1.25 per cent gelatin solutions containing enough NaOH to bring them to pH 7.367 (or KOH to pH 7.203) were made up with various concentrations of NaCl, KCl and MgCl2, alone and in mixtures, up to molar ionic strength. The effects of these salts on the pH were observed.

MgCl2 and NaCl alone lower the pH of the Na gelatinate or the K gelatinate, in all amounts of these salts.

KCl first lowers the pH (up to 0.01 M K+), then raises the pH.

Mixtures of NaCl and KCl (up to 0.09 M of the salt whose concentration is varied) raise the pH; then (up to 0.125 M Na+ or K+) lower the pH; and finally (above 0.125 M) behave like KCl alone.

Mixtures of MgCl2 and NaCl raise the pH up to 0.10 M Na+, and lower it up to 0.15 M Na+ regardless of the amount of MgCl2. Higher concentrations of NaCl have little effect, but the pH in this range of NaCl concentration is lowered with increase of MgCl2.

Mixtures of MgCl2 and KCl behave as above described (for MgCl2 and NaCl) and the addition of NaCl plus KCl to gelatin containing MgCl2 produces essentially the same effect as the addition of either alone, except that the first two breaks in this curve come at 0.07 M and 0.08 M [Na+ + K+] and there is a third break at 0.12 M.

In this pH range the free groups of the dicarboxylic acids and of lysine are essentially all ionized and the prearginine and histidine groups are essentially all non-ionized. The arginine group is about 84 per cent ionized. Hence we are studying a solution with two ionic species in equilibrium, one with the arginine group ionized, and one with it non-ionized.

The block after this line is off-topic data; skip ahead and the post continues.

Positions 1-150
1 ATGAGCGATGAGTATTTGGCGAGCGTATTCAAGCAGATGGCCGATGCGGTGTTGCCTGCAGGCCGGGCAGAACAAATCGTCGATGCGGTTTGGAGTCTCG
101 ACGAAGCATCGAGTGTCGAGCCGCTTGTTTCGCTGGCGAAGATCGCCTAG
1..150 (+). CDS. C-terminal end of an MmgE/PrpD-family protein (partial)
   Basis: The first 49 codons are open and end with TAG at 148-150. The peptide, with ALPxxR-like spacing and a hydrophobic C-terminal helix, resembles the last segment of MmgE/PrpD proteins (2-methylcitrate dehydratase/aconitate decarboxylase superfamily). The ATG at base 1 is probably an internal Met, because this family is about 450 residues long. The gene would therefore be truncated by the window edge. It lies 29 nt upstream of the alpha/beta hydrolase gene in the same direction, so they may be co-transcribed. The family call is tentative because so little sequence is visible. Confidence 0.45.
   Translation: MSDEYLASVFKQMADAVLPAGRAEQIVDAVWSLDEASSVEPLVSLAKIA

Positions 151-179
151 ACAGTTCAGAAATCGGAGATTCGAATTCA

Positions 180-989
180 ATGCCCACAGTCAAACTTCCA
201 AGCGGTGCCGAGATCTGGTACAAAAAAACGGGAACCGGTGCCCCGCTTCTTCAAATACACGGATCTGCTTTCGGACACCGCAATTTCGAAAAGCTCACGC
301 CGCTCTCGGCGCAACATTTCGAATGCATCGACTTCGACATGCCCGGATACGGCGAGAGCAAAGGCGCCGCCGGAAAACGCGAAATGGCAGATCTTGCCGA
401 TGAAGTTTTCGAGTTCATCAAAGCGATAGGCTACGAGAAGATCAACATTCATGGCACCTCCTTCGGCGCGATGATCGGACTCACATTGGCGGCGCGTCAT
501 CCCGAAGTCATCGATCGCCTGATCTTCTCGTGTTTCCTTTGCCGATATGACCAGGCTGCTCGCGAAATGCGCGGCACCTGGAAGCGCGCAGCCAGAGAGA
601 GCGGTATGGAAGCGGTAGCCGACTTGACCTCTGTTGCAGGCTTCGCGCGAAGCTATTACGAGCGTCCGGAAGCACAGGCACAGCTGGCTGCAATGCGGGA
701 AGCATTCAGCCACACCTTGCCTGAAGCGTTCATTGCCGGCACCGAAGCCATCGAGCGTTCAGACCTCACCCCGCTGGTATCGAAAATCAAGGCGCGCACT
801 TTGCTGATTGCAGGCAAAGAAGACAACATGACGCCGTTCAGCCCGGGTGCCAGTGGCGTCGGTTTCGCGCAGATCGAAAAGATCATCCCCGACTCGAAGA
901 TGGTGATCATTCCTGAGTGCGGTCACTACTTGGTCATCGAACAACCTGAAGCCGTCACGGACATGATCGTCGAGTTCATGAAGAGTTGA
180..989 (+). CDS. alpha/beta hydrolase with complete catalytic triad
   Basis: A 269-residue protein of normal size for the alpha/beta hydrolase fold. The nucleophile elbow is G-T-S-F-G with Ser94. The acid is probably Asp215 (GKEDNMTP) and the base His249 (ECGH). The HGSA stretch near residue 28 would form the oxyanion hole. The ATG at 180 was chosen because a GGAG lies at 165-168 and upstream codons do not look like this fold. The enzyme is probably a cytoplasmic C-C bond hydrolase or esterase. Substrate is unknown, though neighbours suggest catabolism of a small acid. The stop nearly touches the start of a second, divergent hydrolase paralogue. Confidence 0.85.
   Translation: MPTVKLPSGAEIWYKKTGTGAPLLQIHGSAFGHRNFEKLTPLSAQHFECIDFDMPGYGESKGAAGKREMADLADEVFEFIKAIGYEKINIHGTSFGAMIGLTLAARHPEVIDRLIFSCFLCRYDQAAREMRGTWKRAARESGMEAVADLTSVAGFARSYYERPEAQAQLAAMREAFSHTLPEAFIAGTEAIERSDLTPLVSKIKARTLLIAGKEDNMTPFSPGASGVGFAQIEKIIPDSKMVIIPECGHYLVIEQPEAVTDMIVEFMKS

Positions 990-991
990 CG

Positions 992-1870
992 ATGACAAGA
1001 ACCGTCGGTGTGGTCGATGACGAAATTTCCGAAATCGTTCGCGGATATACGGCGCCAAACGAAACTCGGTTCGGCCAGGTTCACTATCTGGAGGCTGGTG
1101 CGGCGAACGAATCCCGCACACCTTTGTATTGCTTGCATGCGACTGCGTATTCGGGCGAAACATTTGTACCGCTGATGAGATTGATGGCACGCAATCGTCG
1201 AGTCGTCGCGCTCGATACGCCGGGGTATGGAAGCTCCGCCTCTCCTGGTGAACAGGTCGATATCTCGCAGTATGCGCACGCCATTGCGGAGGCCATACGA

It is shown that the effect of each salt alone depends upon the effect of the cation on the activity of these two species due to combination. The anomalous effects of cation mixtures may be qualitatively accounted for if one or both of these species fail to combine with the cations in a mixture in proportion to the relative combination in solutions of each cation alone.

Special precautions were taken to ensure accuracy in the pH measurements. The mother solutions gave identical readings to 0.001 pH and the readings with salts were discarded when not reproducible to 0.003 pH. All doubtful data were discarded.

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